Circe told Odysseus he had to go to the gates of the Underworld, and beyond them, to consult with Tiresius’ shadow. Only then, could Odysseus return home to his wife and kingdom. She seduced Odysseus, and nearly claimed him forever. She turned his crew into pigs, too.
He wasn’t famous by the time he got to me. He was a washed up boozehound, fat and surrounded by an entourage of lazy enablers. He showed up at the first read-through looking like he had just rolled out of bed, and it was 2:00 in the afternoon, and we were supposed to start at 9:00 in the morning, and I knew it was going to be a long, difficult shooting, but I knew I could make magic out of this man.
I remember when I was just a girl, innocent to this world, and my father would take me to the movies. I saw these amazing things happening – like miracles – on screens larger than I could even imagine. I remember years spent in the elements, holding lighting and booms, watching great men crumble for the camera lens. The beautiful, plastic world was my home and my air and my bread. I took the director’s chair when no one thought I could do it, and I made magic. I’ve made so much magic. I was famous for it. I bought my own goddamned island in the Mediterranean Sea, and nobody helped me pay for it. When my friends came by we drank, and worked on experimental films. It was supposed to be my high art phase, after all that fucking money. It was supposed to storm the art houses of the world. And, it did. I won awards. My films were meaningful, beautiful, and more real than reality itself.
He came to me, on my island, with all his fat yes-men.
“What were all the world’s alarms
To mighty Paris when he found
Sleep upon a golden bed
That first dawn in Helen’s arms?”
– William Butler Yeats
We fell into the sea.
Did they tell you that? No? Well, after the headlines wind down, people move on. So much time spent at war, we forgot how to live together, and we fell into the sea. When it comes right down to it, we forgot how to wake up next to each other, go to work, pay bills. So, we lost the house. We lost everything. We live underwater, now. This town’s so gone the only school in town that isn’t in debilitating debt is fish. We moved into this track house two blocks from the diner where I work. The place is infested with octopus, but there isn’t an exterminator in town. Even if there was, who could get rid of them? Worse than spiders. Bigger. Hungrier. Smarter.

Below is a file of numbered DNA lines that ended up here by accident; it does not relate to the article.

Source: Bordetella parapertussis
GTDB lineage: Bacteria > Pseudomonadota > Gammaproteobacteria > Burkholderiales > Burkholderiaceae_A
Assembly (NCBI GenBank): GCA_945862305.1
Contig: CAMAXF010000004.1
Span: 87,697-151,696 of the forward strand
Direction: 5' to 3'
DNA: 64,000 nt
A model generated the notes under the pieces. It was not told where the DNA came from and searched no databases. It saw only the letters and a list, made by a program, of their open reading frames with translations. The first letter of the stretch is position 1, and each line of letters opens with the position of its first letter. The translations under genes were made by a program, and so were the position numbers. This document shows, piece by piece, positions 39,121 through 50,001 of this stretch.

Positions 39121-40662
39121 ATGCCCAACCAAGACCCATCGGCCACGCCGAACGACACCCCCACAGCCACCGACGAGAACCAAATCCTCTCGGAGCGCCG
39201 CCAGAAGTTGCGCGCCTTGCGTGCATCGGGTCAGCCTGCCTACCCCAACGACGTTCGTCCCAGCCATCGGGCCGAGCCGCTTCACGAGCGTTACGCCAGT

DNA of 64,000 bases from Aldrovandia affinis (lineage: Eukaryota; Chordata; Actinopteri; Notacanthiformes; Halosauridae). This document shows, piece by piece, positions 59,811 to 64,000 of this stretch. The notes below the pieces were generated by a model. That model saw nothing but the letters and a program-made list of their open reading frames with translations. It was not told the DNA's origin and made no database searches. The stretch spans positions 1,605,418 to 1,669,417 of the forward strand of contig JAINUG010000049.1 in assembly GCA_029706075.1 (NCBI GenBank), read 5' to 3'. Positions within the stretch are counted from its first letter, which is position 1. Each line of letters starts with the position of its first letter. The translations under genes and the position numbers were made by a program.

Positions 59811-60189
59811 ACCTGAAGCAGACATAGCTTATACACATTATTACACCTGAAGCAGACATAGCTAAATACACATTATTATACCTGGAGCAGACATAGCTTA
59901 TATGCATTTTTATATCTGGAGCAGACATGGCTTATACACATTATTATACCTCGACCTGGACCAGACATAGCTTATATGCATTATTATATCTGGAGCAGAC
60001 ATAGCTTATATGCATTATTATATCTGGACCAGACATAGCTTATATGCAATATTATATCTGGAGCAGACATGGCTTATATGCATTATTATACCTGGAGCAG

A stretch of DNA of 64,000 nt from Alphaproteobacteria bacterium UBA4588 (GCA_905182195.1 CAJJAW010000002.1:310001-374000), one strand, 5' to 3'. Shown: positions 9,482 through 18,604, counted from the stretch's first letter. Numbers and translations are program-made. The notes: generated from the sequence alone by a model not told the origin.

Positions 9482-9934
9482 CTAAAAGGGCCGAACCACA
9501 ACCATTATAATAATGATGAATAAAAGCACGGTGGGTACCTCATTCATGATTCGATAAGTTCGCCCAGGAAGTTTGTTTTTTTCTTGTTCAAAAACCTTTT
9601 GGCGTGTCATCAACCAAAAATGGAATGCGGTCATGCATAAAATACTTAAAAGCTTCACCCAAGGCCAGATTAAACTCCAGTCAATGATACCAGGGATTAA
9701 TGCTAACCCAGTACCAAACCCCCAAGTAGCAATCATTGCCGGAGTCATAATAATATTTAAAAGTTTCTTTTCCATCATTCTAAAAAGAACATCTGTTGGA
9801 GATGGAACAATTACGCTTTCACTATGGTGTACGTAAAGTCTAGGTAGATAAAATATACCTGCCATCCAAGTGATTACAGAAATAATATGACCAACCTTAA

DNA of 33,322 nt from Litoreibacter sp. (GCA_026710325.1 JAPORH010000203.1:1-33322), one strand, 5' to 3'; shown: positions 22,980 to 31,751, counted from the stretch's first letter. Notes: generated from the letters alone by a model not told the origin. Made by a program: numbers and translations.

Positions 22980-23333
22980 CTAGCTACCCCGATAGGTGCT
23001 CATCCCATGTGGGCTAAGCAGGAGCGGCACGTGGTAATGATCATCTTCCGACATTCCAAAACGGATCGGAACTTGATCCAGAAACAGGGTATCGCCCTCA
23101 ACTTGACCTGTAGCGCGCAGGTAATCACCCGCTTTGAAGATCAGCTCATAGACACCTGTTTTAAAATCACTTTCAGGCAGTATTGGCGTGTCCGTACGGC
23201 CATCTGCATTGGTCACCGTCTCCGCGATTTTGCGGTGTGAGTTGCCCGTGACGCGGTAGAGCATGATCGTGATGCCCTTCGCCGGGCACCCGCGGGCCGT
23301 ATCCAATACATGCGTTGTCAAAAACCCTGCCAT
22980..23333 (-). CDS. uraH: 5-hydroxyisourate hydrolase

That’s our life, now. Has been this way for a while. It’s not so bad, underwater. I actually like it, a little. I work at a diner where we mostly serve oysters. He stays home and watches TV, and drinks. When I get back, he’s usually too drowned to do anything to me, even if he wanted to.
“O hapless mother, surely thou hast a heart of stone or steel to slay the offspring of thy womb by such a murderous doom.” – Euripides, Medea
They say that when Theseus was a young child, his mother had told him that he would only know his father when he could lift the heaviest rock of the villa, and see what the boy’s mysterious father had hidden beneath the stone. They say, the boy, when he came of age, found a sword beneath the rock.
But there was no sword there. In fact, there was nothing there at all that was tangible.
Something far more dangerous was under that rock, and it had no form and no shape: a broken promise, honed to a hateful edge after so many years of aging, and carried in the palm like the tattoo of a knife.
You know her story, don’t you? The great king Agamemnon offended Artemis, by murdering her sacred deer. He spoke arrogantly of this goddess.